Quality of Obstetric Care in Public-sector Facilities and Constraints to Implementing Emergency Obstetric Care Services: Evidence from High- and Low-performing Districts of Bangladesh

Iqbal Anwar, Nahid Kalim, Marge Koblinsky

Abstract

This study explored the quality of obstetric care in public-sector facilities and the constraints to programming comprehensive essential obstetric care (EOC) services in rural areas of Khulna and Sylhet divisions, relatively high- and low-performing areas of Bangladesh respectively. Quality was explored by physically inspecting all public-sector EOC facilities and the constraints through in-depth interviews with public-sector programme managers and service providers. Distribution of the functional EOC facilities satisfied the United Nation's minimum criteria of at least one comprehensive EOC and four basic EOC facilities for every 500,000 people in Khulna but not in Sylhet region. Human-resource constraints were the major barrier for maternal health. Sanctioned posts for nurses were inadequate in rural areas of both the divisions; however, deployment and retention of trained human resources were more problematic in rural areas of Sylhet. Other problems also plagued care, including unavailability of blood in rural settings and lack of use of evidence-based techniques. The overall quality of care was better in the EOC facilities of Khulna division than in Sylhet. ‘Context' of care was also different in these two areas: the population in Sylhet is less literate, more conservative, and faces more geographical and sociocultural barriers in accessing services. As a consequence of both care delivered and the context, more normal vaginal and caesarian-section deliveries were carried out in the public-sector EOC facilities in the Khulna region, with the exception of the medical college hospitals. To improve maternal healthcare, there is a need for a human-resource plan that increases the number of posts in rural areas and ensures availability. All categories of maternal healthcare providers also need training on evidence-based techniques. While the centralized push system of management has its strengths, special strategies for improving the response in the low-performing areas is urgently warranted.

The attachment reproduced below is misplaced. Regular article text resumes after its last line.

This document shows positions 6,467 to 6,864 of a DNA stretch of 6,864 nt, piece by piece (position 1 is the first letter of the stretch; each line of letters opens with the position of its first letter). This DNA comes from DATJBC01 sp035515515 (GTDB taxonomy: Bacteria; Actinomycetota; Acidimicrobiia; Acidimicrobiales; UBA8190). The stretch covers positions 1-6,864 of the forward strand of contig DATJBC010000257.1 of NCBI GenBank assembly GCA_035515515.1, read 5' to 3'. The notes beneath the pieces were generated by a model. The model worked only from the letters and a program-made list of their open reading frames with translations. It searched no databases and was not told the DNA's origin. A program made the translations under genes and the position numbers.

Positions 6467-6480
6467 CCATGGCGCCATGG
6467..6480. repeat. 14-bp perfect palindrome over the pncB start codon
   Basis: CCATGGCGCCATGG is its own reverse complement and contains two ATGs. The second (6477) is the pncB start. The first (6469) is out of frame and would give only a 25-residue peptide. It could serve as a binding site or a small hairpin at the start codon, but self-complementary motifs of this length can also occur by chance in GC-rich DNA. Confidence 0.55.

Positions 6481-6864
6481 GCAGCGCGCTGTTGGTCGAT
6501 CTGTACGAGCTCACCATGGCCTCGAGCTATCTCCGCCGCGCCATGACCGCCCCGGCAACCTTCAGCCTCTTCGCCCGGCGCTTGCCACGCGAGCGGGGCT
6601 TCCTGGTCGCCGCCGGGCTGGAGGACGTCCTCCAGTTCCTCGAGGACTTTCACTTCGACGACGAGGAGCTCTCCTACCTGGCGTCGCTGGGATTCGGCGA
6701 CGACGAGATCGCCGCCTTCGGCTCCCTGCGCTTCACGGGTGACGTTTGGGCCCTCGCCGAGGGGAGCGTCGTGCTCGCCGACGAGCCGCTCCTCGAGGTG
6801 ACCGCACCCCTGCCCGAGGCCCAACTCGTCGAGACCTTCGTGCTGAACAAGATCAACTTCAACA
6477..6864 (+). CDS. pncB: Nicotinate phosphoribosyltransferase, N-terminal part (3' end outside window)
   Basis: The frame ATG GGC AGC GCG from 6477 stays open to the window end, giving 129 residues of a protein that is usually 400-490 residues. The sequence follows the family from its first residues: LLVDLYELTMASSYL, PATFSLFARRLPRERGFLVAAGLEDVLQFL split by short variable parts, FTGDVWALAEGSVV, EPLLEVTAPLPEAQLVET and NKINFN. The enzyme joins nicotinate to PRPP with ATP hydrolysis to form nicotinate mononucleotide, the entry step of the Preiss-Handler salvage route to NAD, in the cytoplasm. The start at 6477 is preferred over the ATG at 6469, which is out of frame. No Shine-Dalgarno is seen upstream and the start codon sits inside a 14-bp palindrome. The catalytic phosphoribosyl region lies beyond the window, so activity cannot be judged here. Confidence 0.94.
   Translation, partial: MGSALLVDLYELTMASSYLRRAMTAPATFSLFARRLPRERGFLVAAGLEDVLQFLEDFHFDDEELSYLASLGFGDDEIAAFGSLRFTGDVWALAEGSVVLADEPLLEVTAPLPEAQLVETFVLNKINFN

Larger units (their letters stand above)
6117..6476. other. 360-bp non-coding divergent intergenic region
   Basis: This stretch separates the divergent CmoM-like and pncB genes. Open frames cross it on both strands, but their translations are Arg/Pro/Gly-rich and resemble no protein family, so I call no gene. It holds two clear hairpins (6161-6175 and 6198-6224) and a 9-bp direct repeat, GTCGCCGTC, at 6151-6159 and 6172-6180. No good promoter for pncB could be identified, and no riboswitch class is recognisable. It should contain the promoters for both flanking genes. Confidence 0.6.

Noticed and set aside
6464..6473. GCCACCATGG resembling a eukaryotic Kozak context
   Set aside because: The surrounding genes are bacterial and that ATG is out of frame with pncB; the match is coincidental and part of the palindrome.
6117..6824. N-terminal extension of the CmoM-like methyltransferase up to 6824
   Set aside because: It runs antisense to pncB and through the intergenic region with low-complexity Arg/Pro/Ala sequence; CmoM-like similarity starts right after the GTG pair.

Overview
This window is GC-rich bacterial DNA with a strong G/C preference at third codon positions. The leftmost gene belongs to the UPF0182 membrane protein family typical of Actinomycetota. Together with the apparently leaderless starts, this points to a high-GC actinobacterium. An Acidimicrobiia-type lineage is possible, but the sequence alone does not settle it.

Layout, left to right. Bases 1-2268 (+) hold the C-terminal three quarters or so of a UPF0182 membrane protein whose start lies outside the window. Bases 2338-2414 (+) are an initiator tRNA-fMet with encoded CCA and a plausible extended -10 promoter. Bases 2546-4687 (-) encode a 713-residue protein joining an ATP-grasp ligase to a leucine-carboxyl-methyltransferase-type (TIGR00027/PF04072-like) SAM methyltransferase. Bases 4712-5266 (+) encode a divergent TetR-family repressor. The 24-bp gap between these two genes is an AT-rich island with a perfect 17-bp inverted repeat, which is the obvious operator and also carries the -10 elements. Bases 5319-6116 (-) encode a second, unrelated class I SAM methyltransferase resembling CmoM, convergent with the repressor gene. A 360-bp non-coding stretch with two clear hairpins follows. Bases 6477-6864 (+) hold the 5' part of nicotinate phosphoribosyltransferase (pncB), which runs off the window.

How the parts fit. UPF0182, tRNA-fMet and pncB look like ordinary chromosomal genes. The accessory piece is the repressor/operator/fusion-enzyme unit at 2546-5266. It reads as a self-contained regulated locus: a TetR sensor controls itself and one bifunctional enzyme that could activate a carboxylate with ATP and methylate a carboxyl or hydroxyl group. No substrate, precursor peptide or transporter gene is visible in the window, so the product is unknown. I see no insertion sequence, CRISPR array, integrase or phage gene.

Key words: Emergency obstetric care; Health facilities; Health services; Maternal health; Maternal health services; Obstetric care; Quality of care; Rural health services; Bangladesh

doi: 10.3329/jhpn.v27i2.3327

J Health Popul Nutr 2009 April;27(2):139-155

Keywords

Emergency obstetric care; Health facilities; Health services; Maternal health; Maternal health services; Obstetric care; Quality of care; Rural health services; Bangladesh

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DOI: http://dx.doi.org/10.3329/jhpn.v27i2.3327

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